Amniotic fluid is an extremely important liquid fluid in pregnancy, which surrounds the fetus and cushions it. Find out what it is and what its main functions are.
There are many new terms with which the mother will have to familiarize herself throughout the gestation to understand and understand as much as possible that her pregnancy is going normally and healthy.
In each medical consultation the specialist will recognize and measure the head, abdomen and femur of the fetus and of course, the amount of amniotic fluid that surrounds the baby. This fluid is a light-colored fluid that develops around the second week after conception within the amniotic sac that surrounds the baby.
Measuring the amount of amniotic fluid that the sac contains is important to rule out complications such as oligohydramnios and polyhydramnios that have to do with the defect or excess fluid that may be inside the amniotic sac or bag.
During the first trimester, the amniotic fluid is made up of the mother’s blood plasma with proteins, lipids, carbohydrates and phospholipids, electrolytes and urea, and as the baby’s urine develops, it will become part of that fluid.
What is amniotic fluid?
Amniotic fluid consists of a liquid fluid that surrounds the embryo and later the fetus, cushioning it inside the so-called amniotic sac. It is fundamental and very important, since in addition to cushioning the baby, it helps him to move inside the wall of the uterus without precisely these adjusting too much to his body.
As we indicated previously, after fertilization, about two weeks after fertilization occurs, the amniotic sac begins to grow and fill, mainly with water. Then after 10 weeks, the fluid contains lipids, proteins, carbohydrates, electrolytes, and urea. All these substances help the development of the fetus.
What is the function of amniotic fluid?
The function and work exerted by the amniotic fluid for the development of the fetus is essential, it allows the baby to move freely within the bag, acting as a shock absorber against any blow or sudden movement, it helps him develop the lungs properly, maintains his body temperature And of course, it feeds it by providing it with ions and proteins.
The amount of amniotic fluid that is generated increases in week 34 of pregnancy, with an average of 800 ml and decreases from week 38 until reaching about 600 ml in week 40.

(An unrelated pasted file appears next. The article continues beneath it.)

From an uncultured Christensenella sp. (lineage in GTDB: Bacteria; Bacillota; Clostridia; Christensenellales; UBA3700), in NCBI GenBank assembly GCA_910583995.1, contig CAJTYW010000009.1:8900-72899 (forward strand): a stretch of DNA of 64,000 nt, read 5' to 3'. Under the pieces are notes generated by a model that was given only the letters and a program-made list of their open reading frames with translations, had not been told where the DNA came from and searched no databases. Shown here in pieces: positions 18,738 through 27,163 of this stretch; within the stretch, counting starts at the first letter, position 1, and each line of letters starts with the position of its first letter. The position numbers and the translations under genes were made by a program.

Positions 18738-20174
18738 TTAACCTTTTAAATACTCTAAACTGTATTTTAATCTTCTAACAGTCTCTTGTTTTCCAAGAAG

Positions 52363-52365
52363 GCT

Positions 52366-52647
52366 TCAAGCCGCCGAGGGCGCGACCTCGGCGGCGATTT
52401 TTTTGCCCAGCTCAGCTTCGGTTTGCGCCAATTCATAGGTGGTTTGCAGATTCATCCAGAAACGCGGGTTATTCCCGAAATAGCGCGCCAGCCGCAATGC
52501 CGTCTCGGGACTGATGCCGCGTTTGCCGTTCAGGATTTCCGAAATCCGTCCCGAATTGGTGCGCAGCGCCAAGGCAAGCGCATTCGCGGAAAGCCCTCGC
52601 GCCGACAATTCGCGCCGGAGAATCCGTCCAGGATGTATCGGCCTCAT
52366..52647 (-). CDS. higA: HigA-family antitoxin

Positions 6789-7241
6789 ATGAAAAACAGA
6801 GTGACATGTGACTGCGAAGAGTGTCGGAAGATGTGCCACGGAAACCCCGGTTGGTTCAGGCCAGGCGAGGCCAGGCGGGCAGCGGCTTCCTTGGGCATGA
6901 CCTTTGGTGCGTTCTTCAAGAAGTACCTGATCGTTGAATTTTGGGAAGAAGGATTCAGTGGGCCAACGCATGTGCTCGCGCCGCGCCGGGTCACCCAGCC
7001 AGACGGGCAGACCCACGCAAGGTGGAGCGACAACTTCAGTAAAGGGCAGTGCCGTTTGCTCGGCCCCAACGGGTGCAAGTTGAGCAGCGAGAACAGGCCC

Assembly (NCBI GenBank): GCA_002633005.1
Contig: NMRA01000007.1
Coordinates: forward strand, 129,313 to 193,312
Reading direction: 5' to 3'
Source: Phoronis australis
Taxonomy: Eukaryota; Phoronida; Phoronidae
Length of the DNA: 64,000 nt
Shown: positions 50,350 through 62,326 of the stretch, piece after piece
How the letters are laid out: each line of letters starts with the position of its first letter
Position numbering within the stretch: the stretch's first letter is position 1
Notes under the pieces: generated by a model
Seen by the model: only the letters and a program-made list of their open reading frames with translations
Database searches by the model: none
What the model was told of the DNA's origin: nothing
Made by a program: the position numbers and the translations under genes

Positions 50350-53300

When the moment of childbirth comes, many mothers experience the rupture of the waters, the amniotic fluid comes out of the womb and that is when it is necessary to go to the hospital normally, its color should be yellowish or transparent indicating that everything is going well, but if it is accompanied by blood or green color is essential to go to the hospital urgently.
Its importance in performing amniocentesis
Thanks to the amniotic fluid, the specialist can determine if there are complications or malformations in fetal development, if so, the amniocentesis test allows us to know if there are problems with the health, development and sex of the fetus.
In fact, amniocentesis consists of a test or study that allows collecting information about the development of the baby , usually carried out in order to determine if it presents any genetic condition or disorder or a chromosomal abnormality, as for example it could be the case of the syndrome of Down.
This test is carried out especially when the pregnancy is between weeks 16 and 22, and in general it is a study that tends to be carried out when there is a greater risk that the baby may suffer from a chromosomal problem or genetic. The reason is clear: it is an invasive test that carries a small risk that a miscarriage may occur.
On the other hand, we must also list other reasons why amniocentesis tends to be performed regularly. For example, to diagnose the possible existence of an intrauterine infection, to determine if the baby’s lungs are mature enough (in case the pregnant woman is at risk of having a premature birth, or if it must be early), and to monitor the well-being of the fetus in case of blood sensitization (a condition that occurs when the mother’s blood type is different from that of the baby).